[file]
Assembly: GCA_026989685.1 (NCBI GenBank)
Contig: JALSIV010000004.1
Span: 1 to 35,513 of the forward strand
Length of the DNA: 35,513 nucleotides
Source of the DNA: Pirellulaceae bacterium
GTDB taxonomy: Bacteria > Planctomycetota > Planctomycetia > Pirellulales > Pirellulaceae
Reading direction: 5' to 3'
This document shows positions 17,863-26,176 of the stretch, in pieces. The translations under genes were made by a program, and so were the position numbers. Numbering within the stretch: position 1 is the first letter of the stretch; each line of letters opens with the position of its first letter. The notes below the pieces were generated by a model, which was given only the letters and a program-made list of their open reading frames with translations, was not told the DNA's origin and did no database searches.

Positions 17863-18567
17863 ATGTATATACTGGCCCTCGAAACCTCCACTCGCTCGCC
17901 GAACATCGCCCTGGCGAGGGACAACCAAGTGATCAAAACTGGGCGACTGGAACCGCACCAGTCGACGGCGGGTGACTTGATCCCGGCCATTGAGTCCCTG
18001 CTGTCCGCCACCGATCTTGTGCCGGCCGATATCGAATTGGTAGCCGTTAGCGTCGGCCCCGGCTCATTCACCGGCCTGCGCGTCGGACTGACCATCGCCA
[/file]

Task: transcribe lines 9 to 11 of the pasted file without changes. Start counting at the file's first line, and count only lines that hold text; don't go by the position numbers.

Positions 17863-18567
17863 ATGTATATACTGGCCCTCGAAACCTCCACTCGCTCGCC
17901 GAACATCGCCCTGGCGAGGGACAACCAAGTGATCAAAACTGGGCGACTGGAACCGCACCAGTCGACGGCGGGTGACTTGATCCCGGCCATTGAGTCCCTG